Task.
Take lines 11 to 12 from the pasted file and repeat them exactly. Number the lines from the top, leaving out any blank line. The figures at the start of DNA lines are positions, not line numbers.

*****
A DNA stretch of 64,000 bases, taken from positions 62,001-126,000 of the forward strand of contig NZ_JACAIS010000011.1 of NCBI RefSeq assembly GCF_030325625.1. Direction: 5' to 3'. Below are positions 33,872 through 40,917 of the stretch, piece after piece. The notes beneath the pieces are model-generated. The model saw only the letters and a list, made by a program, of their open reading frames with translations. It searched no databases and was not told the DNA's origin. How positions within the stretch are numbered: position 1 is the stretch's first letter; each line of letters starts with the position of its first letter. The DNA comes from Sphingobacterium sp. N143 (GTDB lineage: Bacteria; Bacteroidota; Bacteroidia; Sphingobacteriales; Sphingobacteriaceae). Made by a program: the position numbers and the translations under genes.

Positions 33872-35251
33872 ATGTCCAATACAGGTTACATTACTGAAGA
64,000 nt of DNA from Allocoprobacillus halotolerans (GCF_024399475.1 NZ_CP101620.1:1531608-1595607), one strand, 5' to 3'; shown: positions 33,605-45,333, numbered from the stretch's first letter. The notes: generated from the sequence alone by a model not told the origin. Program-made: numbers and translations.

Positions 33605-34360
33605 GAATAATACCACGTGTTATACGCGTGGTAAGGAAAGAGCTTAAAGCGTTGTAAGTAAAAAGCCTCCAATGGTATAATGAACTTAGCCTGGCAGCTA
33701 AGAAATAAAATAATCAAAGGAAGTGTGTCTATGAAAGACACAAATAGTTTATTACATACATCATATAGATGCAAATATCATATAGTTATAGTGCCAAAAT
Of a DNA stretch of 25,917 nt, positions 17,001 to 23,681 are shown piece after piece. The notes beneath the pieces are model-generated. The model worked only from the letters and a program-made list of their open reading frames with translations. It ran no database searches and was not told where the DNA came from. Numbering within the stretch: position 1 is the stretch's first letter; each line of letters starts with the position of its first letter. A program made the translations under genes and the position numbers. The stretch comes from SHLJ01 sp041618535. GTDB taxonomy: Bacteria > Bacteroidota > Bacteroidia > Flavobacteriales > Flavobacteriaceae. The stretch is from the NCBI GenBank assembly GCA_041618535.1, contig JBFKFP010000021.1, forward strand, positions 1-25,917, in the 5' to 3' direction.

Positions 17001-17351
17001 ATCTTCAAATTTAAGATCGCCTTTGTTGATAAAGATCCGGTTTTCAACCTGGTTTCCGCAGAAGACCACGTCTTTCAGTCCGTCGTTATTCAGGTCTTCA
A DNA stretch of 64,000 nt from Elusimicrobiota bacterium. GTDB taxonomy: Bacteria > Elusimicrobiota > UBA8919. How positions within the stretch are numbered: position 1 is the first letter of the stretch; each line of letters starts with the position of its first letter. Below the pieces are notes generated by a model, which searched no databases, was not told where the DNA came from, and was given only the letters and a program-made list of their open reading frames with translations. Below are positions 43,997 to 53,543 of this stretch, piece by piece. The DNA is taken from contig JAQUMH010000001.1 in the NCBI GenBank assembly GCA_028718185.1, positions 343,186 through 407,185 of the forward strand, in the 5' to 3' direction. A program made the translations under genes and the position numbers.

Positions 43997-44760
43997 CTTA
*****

A DNA stretch of 64,000 nt from Elusimicrobiota bacterium. GTDB taxonomy: Bacteria > Elusimicrobiota > UBA8919. How positions within the stretch are numbered: position 1 is the first letter of the stretch; each line of letters starts with the position of its first letter. Below the pieces are notes generated by a model, which searched no databases, was not told where the DNA came from, and was given only the letters and a program-made list of their open reading frames with translations. Below are positions 43,997 to 53,543 of this stretch, piece by piece. The DNA is taken from contig JAQUMH010000001.1 in the NCBI GenBank assembly GCA_028718185.1, positions 343,186 through 407,185 of the forward strand, in the 5' to 3' direction. A program made the translations under genes and the position numbers.

Positions 43997-44760